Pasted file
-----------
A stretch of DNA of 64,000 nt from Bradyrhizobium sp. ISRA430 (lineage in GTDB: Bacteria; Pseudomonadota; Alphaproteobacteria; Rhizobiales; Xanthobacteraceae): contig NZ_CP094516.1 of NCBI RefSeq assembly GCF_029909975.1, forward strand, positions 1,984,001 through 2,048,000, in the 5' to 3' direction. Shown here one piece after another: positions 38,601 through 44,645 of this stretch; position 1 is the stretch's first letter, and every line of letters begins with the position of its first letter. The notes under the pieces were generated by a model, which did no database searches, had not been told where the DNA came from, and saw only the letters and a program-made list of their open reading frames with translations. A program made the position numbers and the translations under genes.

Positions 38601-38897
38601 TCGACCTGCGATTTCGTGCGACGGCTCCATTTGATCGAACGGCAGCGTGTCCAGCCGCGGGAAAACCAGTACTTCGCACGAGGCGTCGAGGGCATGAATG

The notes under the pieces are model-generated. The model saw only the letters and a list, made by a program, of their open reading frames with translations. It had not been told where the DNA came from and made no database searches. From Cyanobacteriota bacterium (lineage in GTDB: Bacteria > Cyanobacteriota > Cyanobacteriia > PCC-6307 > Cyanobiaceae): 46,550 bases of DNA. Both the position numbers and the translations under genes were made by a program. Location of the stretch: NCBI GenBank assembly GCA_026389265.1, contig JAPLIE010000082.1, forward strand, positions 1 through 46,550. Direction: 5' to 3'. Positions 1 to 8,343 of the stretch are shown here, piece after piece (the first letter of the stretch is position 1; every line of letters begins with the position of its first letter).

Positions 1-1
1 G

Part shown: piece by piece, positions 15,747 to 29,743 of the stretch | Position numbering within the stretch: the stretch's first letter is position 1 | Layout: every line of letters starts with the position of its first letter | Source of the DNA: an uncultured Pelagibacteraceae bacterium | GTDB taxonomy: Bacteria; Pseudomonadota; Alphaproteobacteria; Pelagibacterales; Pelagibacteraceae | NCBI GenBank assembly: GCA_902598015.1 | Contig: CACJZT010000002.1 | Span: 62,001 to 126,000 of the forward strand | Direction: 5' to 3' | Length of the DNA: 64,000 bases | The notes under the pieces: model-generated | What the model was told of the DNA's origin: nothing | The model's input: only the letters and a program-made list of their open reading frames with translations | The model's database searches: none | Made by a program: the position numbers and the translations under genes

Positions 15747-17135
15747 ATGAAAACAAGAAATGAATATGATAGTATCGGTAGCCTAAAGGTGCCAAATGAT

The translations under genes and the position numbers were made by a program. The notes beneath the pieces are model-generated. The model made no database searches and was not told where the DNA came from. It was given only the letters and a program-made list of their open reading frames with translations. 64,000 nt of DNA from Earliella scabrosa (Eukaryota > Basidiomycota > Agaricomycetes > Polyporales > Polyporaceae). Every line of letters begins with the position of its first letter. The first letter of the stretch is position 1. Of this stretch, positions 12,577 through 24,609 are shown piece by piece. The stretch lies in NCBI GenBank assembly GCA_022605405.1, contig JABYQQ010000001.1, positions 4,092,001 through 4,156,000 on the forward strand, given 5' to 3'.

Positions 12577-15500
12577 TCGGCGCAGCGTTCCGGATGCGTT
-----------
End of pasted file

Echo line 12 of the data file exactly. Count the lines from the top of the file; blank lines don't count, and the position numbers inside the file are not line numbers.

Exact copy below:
12577 TCGGCGCAGCGTTCCGGATGCGTT